I did see a PayPoint sign on the wall of the shop as I did the mental preparation. On that sign, bottom right, was a Collect+ logo. So I wouldn’t feel totally stupid trying to explain what I wanted. At least I could respond with, “Well, there’s a Collect+ logo on the sign outside” when challenged by the fictional shop assistant.

I did feel rather strange walking into the shop with a package. It’s not the standard user experience, you see. One or two other shoppers stared as I waited to be served at the… well… the payment concession bit. I didn’t see any Collect+ branding but I did see the PayPoint machine which, I began to understand, seemed to be the glue that underpins everything.

It was my turn shortly.

“Hi, I’d like to drop this off,” I said, nodding to the package.

“Oh sure,” said the shop assistant chap, “Just bring it round here.”

He took the package from me and then explained he just needed to scan the barcode and give me a tracking number.

I was thinking of some handwritten scrawl on a used Bounty wrapper — that was the model in my mind — but no, the shop had a proper machine. And everything 😉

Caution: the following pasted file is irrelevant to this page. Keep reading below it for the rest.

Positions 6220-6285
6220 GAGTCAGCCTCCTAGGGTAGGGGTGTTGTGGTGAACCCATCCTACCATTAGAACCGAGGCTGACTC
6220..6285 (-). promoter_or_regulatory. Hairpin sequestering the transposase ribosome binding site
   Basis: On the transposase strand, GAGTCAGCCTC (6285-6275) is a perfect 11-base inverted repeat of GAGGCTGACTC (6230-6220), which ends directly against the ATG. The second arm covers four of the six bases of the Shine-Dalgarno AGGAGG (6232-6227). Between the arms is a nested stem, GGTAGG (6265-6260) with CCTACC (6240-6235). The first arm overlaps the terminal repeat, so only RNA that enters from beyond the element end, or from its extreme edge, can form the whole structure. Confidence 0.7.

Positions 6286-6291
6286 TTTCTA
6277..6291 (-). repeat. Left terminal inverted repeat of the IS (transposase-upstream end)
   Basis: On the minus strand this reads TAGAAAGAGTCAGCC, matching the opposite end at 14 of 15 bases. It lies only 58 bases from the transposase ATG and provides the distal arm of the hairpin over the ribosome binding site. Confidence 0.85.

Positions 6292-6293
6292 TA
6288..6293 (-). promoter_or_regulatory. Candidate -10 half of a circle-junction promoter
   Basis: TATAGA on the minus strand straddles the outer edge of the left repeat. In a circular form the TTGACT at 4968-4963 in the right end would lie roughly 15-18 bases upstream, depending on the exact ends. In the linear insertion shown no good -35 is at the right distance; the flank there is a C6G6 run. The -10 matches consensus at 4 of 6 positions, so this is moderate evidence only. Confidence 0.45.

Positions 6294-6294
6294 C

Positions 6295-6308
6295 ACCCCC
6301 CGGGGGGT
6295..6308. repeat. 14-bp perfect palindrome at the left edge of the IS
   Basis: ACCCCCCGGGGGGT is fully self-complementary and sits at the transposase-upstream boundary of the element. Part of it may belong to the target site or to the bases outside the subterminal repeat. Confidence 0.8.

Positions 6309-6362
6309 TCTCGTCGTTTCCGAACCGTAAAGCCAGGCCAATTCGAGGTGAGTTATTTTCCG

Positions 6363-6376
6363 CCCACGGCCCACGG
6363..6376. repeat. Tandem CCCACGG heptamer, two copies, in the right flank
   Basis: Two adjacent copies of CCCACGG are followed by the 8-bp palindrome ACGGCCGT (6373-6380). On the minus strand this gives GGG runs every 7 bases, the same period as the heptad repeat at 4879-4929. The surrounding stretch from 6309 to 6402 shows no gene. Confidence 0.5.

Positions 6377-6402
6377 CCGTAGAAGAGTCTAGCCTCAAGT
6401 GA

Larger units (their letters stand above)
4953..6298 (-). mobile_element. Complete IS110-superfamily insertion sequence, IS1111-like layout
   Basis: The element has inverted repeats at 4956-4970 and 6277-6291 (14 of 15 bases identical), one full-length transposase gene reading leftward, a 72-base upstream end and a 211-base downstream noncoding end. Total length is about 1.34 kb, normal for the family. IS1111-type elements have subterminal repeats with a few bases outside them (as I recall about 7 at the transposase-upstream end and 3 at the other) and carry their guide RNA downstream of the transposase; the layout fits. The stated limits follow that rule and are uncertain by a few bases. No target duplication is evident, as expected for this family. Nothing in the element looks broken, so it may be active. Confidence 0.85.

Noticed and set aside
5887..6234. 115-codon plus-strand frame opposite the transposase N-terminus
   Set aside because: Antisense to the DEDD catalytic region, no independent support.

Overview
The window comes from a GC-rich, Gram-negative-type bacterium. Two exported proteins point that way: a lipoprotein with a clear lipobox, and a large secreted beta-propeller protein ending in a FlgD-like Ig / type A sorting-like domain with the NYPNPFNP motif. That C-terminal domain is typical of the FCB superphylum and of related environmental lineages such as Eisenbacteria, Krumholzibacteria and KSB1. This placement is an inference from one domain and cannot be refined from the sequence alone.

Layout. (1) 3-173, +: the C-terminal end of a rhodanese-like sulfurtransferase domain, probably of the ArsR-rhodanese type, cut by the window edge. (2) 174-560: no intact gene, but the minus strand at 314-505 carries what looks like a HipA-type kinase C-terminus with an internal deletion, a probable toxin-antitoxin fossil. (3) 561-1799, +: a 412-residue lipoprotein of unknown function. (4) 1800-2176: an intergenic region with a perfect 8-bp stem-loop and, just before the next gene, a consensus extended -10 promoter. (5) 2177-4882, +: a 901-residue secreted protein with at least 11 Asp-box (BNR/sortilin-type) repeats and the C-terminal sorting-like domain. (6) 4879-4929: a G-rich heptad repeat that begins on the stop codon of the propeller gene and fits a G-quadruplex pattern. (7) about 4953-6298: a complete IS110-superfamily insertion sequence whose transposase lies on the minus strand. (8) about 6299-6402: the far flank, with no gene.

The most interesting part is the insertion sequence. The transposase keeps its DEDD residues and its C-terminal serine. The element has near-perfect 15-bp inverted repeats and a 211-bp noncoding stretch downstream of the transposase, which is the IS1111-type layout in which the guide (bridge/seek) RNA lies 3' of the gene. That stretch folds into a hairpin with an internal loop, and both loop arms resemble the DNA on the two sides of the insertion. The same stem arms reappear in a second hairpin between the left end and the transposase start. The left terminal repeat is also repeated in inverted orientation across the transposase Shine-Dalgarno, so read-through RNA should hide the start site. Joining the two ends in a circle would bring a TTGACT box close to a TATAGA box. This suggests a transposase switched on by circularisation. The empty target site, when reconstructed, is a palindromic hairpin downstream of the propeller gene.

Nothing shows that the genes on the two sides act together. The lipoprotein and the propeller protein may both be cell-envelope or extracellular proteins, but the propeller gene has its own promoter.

He scanned the barcode and the machine duly printed out a receipt with the tracking ID.

“Thanks very much,” the chap said, handing me the receipt.

I thanked the guy and walked away, wondering why I had ever doubted Amazon’s smart thinking executives.

It was utterly simple.

I’ve got my proof of delivery. As far as I’m concerned, job done. The shop assistant explained that apparently a Collect+ truck will arrive tomorrow morning and pick up the package.

I’m delighted.

I’m impressed with the Collect+ service. I might even give it a shot with some deliveries. You can opt to have items delivered to your local corner shop rather than your home address which makes a TON of sense if you’re out all day or if you can’t stand getting one of those notes through the door from the postman.

The place I selected today is open from 730am until 8pm daily, however the nearest Collect+ place to me is actually a service station… which is open 24-hours a day. Absolute genius. I doubt very much that you can actually walk into the store with a package to return (or pick up) at 4am in the morning as service station places usually swap to doing business through “the window”, don’t they? I’ll need to check.

Thank you Amazon. Thank you also to Collect+ team for creating such a seamless service.